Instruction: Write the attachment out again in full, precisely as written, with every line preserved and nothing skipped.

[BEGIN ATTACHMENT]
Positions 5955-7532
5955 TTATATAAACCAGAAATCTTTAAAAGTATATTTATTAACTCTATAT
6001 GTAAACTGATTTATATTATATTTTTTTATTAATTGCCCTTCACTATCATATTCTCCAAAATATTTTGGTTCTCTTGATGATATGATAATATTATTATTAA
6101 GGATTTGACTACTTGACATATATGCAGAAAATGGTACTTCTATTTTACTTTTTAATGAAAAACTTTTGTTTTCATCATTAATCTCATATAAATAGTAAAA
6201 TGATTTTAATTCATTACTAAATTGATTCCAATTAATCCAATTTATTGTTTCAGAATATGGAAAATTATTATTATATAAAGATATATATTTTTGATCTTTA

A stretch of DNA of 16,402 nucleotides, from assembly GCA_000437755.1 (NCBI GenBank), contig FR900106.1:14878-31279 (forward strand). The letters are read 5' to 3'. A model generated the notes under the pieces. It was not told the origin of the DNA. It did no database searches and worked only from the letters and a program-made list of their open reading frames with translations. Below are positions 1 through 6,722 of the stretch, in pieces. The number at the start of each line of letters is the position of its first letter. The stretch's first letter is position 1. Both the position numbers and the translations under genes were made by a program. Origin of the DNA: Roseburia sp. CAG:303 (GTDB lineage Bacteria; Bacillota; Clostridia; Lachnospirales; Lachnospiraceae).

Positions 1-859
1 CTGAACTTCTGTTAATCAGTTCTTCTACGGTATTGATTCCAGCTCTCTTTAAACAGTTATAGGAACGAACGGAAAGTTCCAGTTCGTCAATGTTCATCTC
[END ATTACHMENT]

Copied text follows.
Positions 5955-7532
5955 TTATATAAACCAGAAATCTTTAAAAGTATATTTATTAACTCTATAT
6001 GTAAACTGATTTATATTATATTTTTTTATTAATTGCCCTTCACTATCATATTCTCCAAAATATTTTGGTTCTCTTGATGATATGATAATATTATTATTAA
6101 GGATTTGACTACTTGACATATATGCAGAAAATGGTACTTCTATTTTACTTTTTAATGAAAAACTTTTGTTTTCATCATTAATCTCATATAAATAGTAAAA
6201 TGATTTTAATTCATTACTAAATTGATTCCAATTAATCCAATTTATTGTTTCAGAATATGGAAAATTATTATTATATAAAGATATATATTTTTGATCTTTA

A stretch of DNA of 16,402 nucleotides, from assembly GCA_000437755.1 (NCBI GenBank), contig FR900106.1:14878-31279 (forward strand). The letters are read 5' to 3'. A model generated the notes under the pieces. It was not told the origin of the DNA. It did no database searches and worked only from the letters and a program-made list of their open reading frames with translations. Below are positions 1 through 6,722 of the stretch, in pieces. The number at the start of each line of letters is the position of its first letter. The stretch's first letter is position 1. Both the position numbers and the translations under genes were made by a program. Origin of the DNA: Roseburia sp. CAG:303 (GTDB lineage Bacteria; Bacillota; Clostridia; Lachnospirales; Lachnospiraceae).

Positions 1-859
1 CTGAACTTCTGTTAATCAGTTCTTCTACGGTATTGATTCCAGCTCTCTTTAAACAGTTATAGGAACGAACGGAAAGTTCCAGTTCGTCAATGTTCATCTC